If you’ve been too slow in getting your flu shot for the season, or don’t feel comfortable bringing out the big guns of antiviral medicines, there are simple ways you can help protect yourself from the flu virus.
Read our top ten ways you can reduce the length and severity of the flu, if you catch it, and other simple remedies to make you more comfortable while you get through this too-common winter bug.
Whether it’s because it’s a comfort food, if it’s the steam coming off it, or it does indeed have infection fighting characteristics, a variety of studies show that chicken soup does indeed help ‘flu victims feel better.
Liquid elderberry extract
Some studies have backed up the received wisdom that elderberry extract, if taken when initial symptoms appear, does have an antiviral effect against influenza and herpes simplex.
Drinking plenty when you have the flu is key to keeping your discomfort to a minimum, without continuously replacing the fluids you are losing through fever and mucous build-up, you can quickly become dehydrated which can delay your recovery as well as make you feel so much worse than you should. Cool drinks can be soothing when you have a fever and hot drinks can be soothing when you have a sore or tickly throat. Whatever you choose, just drink, drink, drink!
Blow your nose
It’s true, when it comes to mucous, it’s better out then in. Blowing your nose regularly when you’re snotty is so much better than sniffing the mucous back and swallowing it. Do be careful, though, to blow gently as blowing your nose hard when you have the flu or a cold can cause acute ear pain.
Equalise your ears
One of the common symptoms of the flu is having blocked and sore ears as the fluid builds up in the middle ear. Equalising your ears regularly – pinching your nose with your fingers and gently blowing air into your nose for the count of 10 then releasing your nose, and then repeating this five times while you have flu or cold symptoms will keep the fluid moving and significantly reduce the chance of a secondary ear or sinus infection. Equalising will also provide temporary relief from the uncomfortable stuffed-up feeling many cold and flu sufferers experience.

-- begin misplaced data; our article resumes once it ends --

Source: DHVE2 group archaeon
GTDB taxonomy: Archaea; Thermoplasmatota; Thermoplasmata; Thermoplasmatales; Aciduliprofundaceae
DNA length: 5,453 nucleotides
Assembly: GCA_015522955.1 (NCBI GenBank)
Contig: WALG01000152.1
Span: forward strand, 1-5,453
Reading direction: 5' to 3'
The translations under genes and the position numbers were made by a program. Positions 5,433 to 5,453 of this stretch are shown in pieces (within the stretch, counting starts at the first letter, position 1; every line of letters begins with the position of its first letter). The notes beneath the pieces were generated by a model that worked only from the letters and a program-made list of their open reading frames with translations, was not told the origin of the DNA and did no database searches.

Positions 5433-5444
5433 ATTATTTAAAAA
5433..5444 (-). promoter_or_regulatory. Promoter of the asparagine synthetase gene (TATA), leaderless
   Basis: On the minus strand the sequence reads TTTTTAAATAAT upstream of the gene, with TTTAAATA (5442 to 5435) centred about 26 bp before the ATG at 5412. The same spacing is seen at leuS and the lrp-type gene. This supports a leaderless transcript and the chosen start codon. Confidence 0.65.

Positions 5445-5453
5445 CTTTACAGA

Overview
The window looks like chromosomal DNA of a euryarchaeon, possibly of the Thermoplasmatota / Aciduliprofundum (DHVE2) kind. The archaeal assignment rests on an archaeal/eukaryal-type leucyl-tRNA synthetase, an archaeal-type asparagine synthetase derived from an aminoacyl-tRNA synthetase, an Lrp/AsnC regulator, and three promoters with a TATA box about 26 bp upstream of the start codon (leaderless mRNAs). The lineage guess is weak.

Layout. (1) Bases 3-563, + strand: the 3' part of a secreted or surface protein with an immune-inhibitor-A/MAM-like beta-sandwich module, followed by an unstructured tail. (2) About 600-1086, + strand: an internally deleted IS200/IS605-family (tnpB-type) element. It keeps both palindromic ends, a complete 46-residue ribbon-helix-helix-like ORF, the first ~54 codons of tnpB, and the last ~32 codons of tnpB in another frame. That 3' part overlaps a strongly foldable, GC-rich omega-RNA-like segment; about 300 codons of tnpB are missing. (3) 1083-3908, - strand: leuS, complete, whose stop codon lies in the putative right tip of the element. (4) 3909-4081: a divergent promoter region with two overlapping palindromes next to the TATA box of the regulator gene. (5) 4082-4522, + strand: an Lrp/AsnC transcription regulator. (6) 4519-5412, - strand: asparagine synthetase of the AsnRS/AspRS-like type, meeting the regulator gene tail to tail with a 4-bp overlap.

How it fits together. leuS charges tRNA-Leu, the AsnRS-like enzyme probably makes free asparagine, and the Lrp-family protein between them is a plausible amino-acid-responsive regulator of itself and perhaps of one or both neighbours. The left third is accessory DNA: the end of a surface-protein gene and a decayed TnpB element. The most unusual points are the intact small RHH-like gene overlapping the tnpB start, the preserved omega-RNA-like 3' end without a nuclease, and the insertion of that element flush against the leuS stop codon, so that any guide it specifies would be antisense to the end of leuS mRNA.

Gargling is a great way to tackle throat ailments, everything from a ticklish throat to a it’s-too-painful-to-swallow throat. Whether you choose a gargle from the chemist or simply use warm water and salt, gargling will soothe and disinfect your throat membranes and moisten a dry sore throat.
Steam inhalations help thin the mucous that’s making you stuffy and clogging your chest. Several times a day, pour boiling water into a bowl – you can add a couple of drops of tea tree or eucalyptus oil into the water too. Place a towel over your head and then lower yourself so that your face is over the boiling water and the towel is creating a tent around you. Breathe the steam in deeply and slowly until the water begins to cool. As steam is generally good for getting mucous moving, hot showers also have a health benefit.
There is something so automatically comforting about rubbing something menthol-y on your chest and back when you’re sick that it has to be good, right? Happily, chest rubs do have a medicinal use beyond making you feel nurtured. Eucalyptus, camphor and menthol rubs all work to soothe chest congestion and the vapours that are released from contact with your warm skin will help clear your congested head.
Elevate your head when sleeping
Aside from the general aches and pains that come with the flu, chest and head congestion can make it really difficult to get the rest you need when fighting a bug. The best way to get and stay comfortable in bed when you have the flu is by elevating your head with an extra pillow or two. By keeping your head and chest higher than the rest of your body, you’ll avoid them ‘filling up’ when you lie flat. Coughs too can be improved at night by simply sleeping with your head in an elevated position.
If you’re having trouble controlling your fever, use cool (not cold) compresses on the pulse points around your body – the wrists, neck and throat – to cool your blood as it passes close to the surface of your skin. You can also find relief from blocked sinuses by laying cool or warm compresses across the painful areas of your face.
This article was written by Ella Walsh for Kidspot, New Zealand’s best family health resource.